The Perseids meteor shower, an August tradition

The Perseids meteor shower is an astronomical tradition that returns every year, running from late July to mid-August. The night time fireworks occur for several weeks as the Earth moves through the tail of the Swift-Tuttle comet, which sprinkles particles across the atmosphere. Those particles, in turn, burn up in a bright, colorful, display that is amongst the best light shows that nature has to offer.

The 2010 edition of the Perseids has already begun, and will actually peak this week. The absolute best days to watch the meteor shower are tonight, tomorrow night, and Friday. (August 11-13) During these peak days, you can expect, on average, about 30-40 meteors per hour. But after mid-night things really pick up with as many as 90-100 shooting stars per hour. That’s 1.5 meteors per minute for those keeping score at home.

This year, stargazers have the sky working in their favor as well. On August 9, the moon entered the “new” phase, meaning that it will be absent from the sky at the peak days of the shower, ensuring that there won’t be any natural light pollution to obstruct the views. Having a dark sky is crucial to really getting the full effect of the Perseids, and that includes the lights of the city as well. If you want to enjoy the display to its fullest, it is definitely best that you head somewhere without too much ambient light, such as a large park. Better yet, leave the city behind altogether and head out into the countryside.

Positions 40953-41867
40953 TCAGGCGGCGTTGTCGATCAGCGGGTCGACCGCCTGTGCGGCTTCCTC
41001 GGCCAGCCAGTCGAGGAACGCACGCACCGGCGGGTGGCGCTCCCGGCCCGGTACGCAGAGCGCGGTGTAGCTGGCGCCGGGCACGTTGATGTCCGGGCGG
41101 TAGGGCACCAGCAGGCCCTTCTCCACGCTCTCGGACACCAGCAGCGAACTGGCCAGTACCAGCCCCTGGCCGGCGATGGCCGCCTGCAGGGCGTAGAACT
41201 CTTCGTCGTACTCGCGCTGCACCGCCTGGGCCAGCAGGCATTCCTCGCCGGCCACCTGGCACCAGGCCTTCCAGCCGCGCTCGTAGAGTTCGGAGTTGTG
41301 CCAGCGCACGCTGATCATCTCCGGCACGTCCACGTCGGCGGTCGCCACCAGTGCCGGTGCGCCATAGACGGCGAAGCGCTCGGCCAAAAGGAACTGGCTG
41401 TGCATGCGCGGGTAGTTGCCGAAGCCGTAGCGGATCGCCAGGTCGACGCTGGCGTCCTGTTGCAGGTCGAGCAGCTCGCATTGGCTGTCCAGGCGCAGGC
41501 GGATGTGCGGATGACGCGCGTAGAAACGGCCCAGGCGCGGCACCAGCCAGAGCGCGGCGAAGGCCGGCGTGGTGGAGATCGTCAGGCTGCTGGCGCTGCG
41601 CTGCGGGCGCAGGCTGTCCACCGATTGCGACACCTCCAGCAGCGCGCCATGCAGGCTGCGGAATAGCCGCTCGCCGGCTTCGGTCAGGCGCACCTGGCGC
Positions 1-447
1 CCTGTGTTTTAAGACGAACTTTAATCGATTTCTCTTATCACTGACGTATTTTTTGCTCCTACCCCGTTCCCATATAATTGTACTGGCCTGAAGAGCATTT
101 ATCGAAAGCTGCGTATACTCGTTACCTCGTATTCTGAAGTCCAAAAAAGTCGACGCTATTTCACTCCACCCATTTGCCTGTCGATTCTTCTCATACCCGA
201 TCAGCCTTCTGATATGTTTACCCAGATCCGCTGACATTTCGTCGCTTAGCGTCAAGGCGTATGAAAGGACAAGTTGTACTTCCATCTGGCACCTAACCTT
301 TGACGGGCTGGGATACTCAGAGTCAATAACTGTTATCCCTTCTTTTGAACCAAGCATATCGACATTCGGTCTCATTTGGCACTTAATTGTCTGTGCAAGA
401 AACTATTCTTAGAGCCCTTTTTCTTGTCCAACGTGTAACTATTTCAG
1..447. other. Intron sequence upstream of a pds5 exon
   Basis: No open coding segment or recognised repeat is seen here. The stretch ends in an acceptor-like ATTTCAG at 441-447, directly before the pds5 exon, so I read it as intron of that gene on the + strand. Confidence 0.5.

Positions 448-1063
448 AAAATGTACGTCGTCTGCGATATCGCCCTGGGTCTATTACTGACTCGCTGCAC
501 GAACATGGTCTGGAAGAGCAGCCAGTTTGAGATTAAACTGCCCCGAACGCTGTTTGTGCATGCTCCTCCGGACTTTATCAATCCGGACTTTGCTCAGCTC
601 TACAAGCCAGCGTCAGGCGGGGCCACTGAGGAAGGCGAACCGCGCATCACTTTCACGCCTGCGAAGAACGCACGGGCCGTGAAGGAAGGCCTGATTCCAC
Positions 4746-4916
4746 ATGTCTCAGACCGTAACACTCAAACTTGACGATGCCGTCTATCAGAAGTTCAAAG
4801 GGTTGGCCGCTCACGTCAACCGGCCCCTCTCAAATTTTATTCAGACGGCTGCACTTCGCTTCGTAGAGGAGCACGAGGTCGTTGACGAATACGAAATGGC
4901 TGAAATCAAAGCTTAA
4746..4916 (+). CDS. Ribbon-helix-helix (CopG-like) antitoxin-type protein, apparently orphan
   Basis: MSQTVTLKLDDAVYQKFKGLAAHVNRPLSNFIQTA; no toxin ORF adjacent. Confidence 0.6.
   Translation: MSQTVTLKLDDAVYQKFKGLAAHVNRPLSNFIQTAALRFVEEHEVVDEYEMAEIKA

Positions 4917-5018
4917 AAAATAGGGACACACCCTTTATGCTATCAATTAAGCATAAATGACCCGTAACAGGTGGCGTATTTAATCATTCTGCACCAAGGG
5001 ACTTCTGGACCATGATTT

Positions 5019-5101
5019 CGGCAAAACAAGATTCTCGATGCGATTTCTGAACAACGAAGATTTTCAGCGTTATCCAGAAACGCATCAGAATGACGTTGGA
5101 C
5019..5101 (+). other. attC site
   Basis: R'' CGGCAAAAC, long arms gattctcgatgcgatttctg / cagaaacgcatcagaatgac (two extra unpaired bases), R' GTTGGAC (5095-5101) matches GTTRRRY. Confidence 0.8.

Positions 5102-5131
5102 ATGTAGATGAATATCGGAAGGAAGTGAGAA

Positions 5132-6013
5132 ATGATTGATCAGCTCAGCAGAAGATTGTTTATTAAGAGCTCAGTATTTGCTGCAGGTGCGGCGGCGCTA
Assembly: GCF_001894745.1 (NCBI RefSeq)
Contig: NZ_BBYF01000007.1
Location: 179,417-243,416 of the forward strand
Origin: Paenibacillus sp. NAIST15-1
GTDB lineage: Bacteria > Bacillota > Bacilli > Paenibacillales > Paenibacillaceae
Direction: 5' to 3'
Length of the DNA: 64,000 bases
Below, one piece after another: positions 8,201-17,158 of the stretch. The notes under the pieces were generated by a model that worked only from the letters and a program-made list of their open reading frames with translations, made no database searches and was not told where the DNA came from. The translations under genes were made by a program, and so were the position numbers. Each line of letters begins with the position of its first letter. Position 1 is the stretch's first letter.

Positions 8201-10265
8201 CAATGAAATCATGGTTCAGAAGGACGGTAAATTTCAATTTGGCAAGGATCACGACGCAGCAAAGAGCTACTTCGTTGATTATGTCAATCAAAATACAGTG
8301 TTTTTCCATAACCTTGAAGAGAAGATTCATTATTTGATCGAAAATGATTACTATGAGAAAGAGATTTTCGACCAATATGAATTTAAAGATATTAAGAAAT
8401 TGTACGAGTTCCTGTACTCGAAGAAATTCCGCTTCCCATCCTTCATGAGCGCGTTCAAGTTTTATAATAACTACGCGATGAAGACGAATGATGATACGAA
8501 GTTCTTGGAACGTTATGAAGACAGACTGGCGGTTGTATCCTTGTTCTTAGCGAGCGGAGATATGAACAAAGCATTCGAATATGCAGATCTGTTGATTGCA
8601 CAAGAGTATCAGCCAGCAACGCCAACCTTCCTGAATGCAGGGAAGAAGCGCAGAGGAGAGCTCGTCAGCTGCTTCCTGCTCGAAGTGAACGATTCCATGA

The next few days give us all the chance to observe one of the best astronomical displays of the year, and although it is most prominent in the Northern Hemisphere, it can be seen nearly every where on Earth. For an enjoyable and relaxing evening, grab a bottle of wine and a blanket, head out onto the lawn, and stay up late for the show. You won’t be disappointed.

[Photo credit: Mila Zinkova via WikiMedia]